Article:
An Early Readout on the Economic Effects of the COVID-19 Crisis: Immigrant Women Have the Highest Unemployment
Working-age immigrant women in the United States entered the COVID-19-induced recession with unemployment rates similar to those of other groups. Yet they have been among the most affected by pandemic-related job losses, seeing their unemployment peak at 18.5 percent before declining to 11.2 percent in September 2020—even as jobless rates for immigrant men and U.S.-born men and women never topped 16 percent and fell below 8 percent in September.
Just 46 percent of working-age immigrant women were employed in September, a 7 percentage point swing from their employment rate in January before the lockdowns, social distancing, and other pandemic-related measures began.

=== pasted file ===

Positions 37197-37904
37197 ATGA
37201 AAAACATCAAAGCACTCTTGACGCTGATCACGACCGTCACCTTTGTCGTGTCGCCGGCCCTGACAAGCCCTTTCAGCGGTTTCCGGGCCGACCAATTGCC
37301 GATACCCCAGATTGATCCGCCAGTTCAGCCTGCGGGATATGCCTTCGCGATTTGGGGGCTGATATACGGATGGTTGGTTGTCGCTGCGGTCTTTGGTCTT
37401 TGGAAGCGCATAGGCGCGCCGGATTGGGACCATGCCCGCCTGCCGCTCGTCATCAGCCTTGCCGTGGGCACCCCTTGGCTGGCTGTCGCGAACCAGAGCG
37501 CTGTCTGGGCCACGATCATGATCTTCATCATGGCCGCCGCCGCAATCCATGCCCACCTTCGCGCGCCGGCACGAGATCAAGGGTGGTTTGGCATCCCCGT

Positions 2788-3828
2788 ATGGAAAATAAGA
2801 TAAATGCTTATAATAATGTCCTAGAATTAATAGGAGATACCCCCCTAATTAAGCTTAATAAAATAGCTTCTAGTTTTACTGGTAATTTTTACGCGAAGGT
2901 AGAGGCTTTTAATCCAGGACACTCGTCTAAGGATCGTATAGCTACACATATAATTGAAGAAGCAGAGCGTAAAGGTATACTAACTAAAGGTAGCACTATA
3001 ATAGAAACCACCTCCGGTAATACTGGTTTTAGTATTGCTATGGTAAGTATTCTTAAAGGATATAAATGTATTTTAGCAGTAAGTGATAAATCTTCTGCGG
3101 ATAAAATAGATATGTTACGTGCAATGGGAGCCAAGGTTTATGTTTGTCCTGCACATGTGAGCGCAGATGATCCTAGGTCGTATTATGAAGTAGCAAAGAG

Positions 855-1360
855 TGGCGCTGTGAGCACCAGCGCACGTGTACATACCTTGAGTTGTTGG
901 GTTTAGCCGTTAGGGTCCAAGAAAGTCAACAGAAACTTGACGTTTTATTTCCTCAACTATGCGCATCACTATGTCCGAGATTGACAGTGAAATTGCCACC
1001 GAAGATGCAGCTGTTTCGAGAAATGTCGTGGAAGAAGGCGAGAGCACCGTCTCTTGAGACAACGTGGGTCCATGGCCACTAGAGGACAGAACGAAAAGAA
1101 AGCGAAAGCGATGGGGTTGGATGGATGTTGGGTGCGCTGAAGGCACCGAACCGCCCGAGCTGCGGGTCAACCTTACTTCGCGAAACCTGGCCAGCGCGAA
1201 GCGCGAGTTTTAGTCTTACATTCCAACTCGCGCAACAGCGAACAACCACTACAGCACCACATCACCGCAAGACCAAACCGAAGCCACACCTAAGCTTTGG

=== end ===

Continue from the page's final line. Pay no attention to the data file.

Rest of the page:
This fact sheet seeks to explain why immigrant women have been hit so hard by the coronavirus-induced recession, which triggered unemployment levels unseen since the Great Depression of the 1930s.
It suggests the drop in employment for foreign-born women may be due, in part, to their often-dual roles as workers and parents, which became even more complex when many school districts turned to distance learning. The concentration of immigrant women in certain labor market niches, including in leisure and hospitality, may also explain their stubbornly high unemployment rate.
2 How Have Labor Market Outcomes Changed for Immigrant Men and Women?
Employment and Labor Force Participation
3 Why Have Immigrants, and Especially Immigrant Women, Had the Highest Unemployment Rates?